Dr. Li earned his medical degree from the National University of Singapore, and is accredited by the Aesthetic Practice Oversight Committee of the Singapore Medical Council in aesthetic procedures.

He regularly attends local and international conferences on aesthetic and anti-ageing medicine, as well as advanced anatomy workshops and masterclasses to keep abreast of the field’s rapid advances.
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Self-awareness and self-care starts from within, do you have any recommendations for the women who have just started their self-discovery journey or any encouragement for those who are afraid to make the first steps?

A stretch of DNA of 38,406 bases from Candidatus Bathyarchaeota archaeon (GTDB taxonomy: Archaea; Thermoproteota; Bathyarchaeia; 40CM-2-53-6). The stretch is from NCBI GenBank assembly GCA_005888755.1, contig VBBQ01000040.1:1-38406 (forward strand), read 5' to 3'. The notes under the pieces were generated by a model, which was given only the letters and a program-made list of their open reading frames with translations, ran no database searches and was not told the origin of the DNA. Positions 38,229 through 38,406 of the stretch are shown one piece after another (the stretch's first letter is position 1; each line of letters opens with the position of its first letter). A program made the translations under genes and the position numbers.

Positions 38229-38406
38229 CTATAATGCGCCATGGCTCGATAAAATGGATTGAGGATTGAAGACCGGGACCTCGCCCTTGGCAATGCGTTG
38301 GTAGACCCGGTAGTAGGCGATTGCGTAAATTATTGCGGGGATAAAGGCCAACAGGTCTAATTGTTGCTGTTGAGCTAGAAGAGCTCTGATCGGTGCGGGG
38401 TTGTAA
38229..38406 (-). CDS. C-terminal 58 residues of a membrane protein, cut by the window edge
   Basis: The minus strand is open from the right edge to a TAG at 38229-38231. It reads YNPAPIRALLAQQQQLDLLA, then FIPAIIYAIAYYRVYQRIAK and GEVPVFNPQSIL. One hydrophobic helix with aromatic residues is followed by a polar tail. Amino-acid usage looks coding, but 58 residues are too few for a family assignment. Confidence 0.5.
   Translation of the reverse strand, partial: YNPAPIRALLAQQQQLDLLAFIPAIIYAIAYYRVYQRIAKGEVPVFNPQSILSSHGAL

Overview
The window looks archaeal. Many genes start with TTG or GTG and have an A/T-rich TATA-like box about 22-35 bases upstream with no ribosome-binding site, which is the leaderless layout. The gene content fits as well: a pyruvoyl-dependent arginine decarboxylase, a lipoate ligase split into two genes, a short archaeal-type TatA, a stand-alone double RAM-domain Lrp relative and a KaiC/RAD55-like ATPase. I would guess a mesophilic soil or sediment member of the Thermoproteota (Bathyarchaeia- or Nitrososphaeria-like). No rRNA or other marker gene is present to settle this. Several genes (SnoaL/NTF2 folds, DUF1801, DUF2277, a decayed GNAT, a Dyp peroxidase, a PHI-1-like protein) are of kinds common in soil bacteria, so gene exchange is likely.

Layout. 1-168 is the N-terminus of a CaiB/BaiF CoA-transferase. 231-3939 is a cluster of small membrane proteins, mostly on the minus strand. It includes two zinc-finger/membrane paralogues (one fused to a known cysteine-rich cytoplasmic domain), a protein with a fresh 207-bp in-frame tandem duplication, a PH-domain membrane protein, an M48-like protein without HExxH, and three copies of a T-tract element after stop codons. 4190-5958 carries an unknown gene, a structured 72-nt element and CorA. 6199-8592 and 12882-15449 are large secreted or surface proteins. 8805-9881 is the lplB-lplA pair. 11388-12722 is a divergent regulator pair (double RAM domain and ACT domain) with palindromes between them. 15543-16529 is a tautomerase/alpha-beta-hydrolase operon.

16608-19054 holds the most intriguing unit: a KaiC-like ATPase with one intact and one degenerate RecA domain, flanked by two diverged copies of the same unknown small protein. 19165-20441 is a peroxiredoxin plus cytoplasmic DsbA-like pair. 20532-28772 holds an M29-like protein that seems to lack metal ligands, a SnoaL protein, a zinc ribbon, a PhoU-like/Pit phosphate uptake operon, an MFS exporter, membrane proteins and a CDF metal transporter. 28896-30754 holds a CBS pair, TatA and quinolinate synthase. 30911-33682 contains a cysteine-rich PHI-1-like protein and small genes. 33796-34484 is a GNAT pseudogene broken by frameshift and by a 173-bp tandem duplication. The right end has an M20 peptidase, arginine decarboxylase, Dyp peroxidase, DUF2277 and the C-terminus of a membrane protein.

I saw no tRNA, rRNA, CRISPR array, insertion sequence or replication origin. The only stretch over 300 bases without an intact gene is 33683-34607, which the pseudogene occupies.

As I mentioned, something women can do is to try to make friends with it. We don’t usually take that context with our vulvas. So start by saying hi and having a look. You can do this exercise however way you want to – it doesn’t have to be a big deal. It can be a quick, 5 second peek or you can make it a whole occasion where you light candles, play music and really take your time. There’s no right way to do this exercise, it’s whatever you make it to be. The important part is to observe and pay attention to your thoughts and feelings, without judgment. I often encourage women to do this exercise regularly because it’s a great way to check in with your vulva and figure out its needs and wants.

Aside from this, general knowledge about vulvas and sexuality is always helpful in our sexual wellness journey; so a great book that I always suggest is “Come As You Are” by Emily Nagoski.

Erin Chen
5 April 2019
What are some of the things that women can do to care for their vulvas?